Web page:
I recently purchased this original lithograph by Daumier: I fell in love with it when I saw it in an exhibit at the Met. I am not a big fan of Daumier, but this one, I had to have. I spotted it on ebay, and got it at a pretty good price.
The elderly Marquis, the one who helped George Washington during the Revolutionary War, is no longer a trim, young, liberal aristocrat. Time has moved on, and we are in the regime of Louis Phillipe d’Orleans, the July Monarchy, initiated in 1830. But it’s 1832, and the apparently liberal king has turned out to be a grossly corrupt and undemocratic blowhard. Lafayette had supported him at the start as the best hope for France – he’s shown embracing the king in a print on the wall – but he came to regret his actions.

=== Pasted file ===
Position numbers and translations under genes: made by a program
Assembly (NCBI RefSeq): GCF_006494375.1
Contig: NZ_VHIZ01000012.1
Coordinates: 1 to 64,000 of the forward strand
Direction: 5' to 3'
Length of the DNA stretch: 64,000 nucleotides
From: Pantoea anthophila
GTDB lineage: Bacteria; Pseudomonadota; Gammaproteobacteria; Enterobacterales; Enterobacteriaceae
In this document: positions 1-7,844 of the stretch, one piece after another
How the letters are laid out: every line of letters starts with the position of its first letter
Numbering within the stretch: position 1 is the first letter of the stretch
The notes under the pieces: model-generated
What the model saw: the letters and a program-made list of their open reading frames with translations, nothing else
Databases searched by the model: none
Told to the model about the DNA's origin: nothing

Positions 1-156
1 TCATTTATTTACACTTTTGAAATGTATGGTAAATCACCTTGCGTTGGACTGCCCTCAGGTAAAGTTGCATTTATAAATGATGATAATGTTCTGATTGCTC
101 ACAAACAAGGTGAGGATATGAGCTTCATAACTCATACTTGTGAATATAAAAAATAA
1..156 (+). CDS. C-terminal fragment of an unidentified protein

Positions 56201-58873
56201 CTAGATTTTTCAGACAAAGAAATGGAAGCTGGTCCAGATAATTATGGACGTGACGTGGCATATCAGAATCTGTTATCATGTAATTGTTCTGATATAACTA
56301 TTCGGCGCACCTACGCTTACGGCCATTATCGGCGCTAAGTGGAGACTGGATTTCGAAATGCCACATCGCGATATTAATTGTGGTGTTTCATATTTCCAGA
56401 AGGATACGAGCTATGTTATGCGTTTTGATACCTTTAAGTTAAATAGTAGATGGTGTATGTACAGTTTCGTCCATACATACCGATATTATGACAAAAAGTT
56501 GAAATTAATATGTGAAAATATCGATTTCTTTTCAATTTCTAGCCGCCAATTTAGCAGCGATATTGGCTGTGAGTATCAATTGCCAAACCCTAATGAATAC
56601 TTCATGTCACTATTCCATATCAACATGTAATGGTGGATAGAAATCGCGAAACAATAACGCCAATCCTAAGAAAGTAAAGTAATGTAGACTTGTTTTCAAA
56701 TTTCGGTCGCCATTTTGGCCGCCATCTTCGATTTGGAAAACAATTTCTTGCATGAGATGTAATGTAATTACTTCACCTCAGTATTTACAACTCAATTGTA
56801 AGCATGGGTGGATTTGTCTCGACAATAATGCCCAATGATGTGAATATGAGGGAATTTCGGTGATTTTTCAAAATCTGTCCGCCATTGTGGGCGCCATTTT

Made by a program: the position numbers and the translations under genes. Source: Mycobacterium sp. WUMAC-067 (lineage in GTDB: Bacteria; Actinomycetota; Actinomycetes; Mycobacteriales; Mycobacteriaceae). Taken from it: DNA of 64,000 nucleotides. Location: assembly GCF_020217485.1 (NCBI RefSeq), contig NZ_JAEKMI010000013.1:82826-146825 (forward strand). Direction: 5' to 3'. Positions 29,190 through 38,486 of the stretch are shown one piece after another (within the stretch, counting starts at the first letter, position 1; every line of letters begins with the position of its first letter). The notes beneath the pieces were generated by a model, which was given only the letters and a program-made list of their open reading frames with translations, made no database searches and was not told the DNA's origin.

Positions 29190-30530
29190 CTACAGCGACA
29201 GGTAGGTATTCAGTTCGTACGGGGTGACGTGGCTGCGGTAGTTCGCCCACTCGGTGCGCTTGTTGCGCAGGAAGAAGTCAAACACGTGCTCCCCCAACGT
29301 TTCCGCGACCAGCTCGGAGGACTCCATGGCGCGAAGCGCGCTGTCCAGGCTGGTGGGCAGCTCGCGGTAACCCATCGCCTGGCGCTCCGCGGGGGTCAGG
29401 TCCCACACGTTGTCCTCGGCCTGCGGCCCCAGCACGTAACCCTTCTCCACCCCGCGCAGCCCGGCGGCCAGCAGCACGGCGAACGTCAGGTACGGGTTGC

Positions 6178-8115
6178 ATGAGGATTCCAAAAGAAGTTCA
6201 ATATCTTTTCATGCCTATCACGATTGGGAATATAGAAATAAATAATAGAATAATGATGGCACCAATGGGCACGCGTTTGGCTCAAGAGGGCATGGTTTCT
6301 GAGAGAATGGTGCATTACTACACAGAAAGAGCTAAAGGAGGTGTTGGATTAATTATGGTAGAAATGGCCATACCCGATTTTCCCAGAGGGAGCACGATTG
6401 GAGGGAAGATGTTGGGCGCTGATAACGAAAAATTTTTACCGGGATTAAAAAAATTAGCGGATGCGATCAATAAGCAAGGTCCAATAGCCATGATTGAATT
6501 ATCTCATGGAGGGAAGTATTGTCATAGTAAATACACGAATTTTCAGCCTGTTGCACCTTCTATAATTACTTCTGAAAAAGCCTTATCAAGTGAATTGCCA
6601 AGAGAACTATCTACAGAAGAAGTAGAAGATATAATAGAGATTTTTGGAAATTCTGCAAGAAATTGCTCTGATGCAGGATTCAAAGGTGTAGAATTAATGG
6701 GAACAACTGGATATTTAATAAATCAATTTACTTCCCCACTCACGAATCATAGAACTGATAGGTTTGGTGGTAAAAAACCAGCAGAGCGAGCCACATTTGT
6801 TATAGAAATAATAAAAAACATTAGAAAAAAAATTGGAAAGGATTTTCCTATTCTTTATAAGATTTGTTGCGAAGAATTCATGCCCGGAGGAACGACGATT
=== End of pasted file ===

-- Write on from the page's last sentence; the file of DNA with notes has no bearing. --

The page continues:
Right off the bat, we have multiple levels of representation:
- In the print, we see the Marquis asleep
- We also see a print on the wall showing the Marquis in earlier days
- We see, as if physically present (?) the nightmare of the Marquis – he is oppressed by a giant pear
- We see Louis Phillipe, crushing the chest of the Marquis, like a succubus.
Anyone would have known the pear was the king, because Daumier became famous, and was thrown in jail, for showing him as one
And succubi, besides being part of folklore, were represented by the very popular Fuseli around the turn of the 19th century. Yep, the tradition lives on, too!